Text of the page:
hieratic

adjective

hi·​er·​at·​ic ˌhī-(ə-)ˈra-tik How to pronounce hieratic (audio)
1
: constituting or belonging to a cursive form of ancient Egyptian writing simpler than the hieroglyphic
2
3
: highly stylized or formal
hieratic poses
hieratically adverb

Examples of hieratic in a Sentence

Recent Examples on the Web The team also recovered amulets, pottery tools and ostraca—pieces of pottery—that feature hieratic inscriptions, or cursive hieroglyphics. Sonja Anderson, Smithsonian Magazine, 11 Jan. 2024 Yet in the course of their recurring encounters, William—in effect, a hidden prophet—delivers a hieratic word to Anthony about the Candyman tale, one that links up again with the 1992 film. Richard Brod, The New Yorker, 26 Aug. 2021 Greek is the second-most represented script; hieratic, hieroglyphics, Greek, Arabic, and Coptic (an Egyptian dialect written in the Greek alphabet) also appear, testifying to Athribis’ multicultural history, per Science Alert. Jane Recker, Smithsonian Magazine, 9 Feb. 2022 Using more of the petticoat’s crin to create a hieratic hat, Magugu likens the piece to a Nefertiti headdress. Hamish Bowles, Vogue, 25 Aug. 2022 Ray films musical and dramatic scenes alike with dissonant clashes of elements in unbalanced compositions, sculptural gestures, and hieratic poses. Richard Brody, The New Yorker, 3 Nov. 2021 At the same time, its static, hieratic text, derived largely from ancient Egyptian and Akkadian sources, lies far outside the operatic norm, and makes most American librettos of recent decades look bland. Alex Ross, The New Yorker, 9 Aug. 2021 The golden aura of its mosaics; the hieratic posture of religious figures; its spirituality. Tiziana Cardini, Vogue, 12 Oct. 2020 Dench inhabits her hieratic role with wisdom, grace, nobility, and a sense of moment; Elba invests Macavity with fierce and insinuating power. Richard Brody, The New Yorker, 27 Dec. 2019 See More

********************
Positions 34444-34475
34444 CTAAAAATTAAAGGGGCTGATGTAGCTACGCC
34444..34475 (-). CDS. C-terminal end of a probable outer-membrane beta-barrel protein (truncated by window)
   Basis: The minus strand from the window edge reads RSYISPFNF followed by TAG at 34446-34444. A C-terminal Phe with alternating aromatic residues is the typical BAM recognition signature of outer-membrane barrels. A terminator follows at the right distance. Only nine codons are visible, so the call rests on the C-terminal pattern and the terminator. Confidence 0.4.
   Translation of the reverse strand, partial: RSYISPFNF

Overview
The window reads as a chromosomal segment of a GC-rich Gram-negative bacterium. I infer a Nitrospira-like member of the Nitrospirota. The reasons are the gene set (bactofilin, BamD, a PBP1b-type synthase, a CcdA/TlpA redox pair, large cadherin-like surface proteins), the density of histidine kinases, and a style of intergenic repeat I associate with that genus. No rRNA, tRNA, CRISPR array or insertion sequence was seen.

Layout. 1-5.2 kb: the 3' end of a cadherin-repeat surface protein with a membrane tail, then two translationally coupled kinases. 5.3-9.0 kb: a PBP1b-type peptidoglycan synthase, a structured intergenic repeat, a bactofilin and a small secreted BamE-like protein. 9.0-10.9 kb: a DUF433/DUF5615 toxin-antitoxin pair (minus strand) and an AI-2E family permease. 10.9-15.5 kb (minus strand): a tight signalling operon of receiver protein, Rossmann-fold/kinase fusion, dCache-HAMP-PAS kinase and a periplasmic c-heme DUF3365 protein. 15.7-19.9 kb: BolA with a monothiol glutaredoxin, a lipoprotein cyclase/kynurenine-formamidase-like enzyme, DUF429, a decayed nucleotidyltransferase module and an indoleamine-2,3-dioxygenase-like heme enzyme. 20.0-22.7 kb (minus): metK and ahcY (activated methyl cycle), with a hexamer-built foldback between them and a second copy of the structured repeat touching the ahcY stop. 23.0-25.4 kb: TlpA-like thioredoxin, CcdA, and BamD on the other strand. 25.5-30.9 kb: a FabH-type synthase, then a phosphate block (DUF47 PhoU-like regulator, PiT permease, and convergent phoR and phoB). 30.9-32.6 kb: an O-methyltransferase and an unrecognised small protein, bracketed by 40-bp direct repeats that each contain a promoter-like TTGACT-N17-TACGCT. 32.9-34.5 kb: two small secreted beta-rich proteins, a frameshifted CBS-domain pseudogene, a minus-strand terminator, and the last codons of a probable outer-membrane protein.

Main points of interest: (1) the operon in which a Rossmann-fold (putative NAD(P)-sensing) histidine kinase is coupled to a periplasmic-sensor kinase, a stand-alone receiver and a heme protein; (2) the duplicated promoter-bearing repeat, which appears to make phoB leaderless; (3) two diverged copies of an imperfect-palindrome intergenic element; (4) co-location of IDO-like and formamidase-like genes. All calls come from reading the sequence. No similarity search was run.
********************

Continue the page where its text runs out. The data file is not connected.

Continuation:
These examples are programmatically compiled from various online sources to illustrate current usage of the word 'hieratic.' Any opinions expressed in the examples do not represent those of Merriam-Webster or its editors. Send us feedback about these examples.

Word History

Etymology

Latin hieraticus sacerdotal, from Greek hieratikos, from hierasthai to perform priestly functions, from hieros sacred; probably akin to Sanskrit iṣara vigorous

First Known Use

1669, in the meaning defined at sense 1

Time Traveler
The first known use of hieratic was in 1669

Dictionary Entries Near hieratic

Cite this Entry

“Hieratic.” Merriam-Webster.com Dictionary, Merriam-Webster, https://www.merriam-webster.com/dictionary/hieratic. Accessed 23 Feb. 2024.

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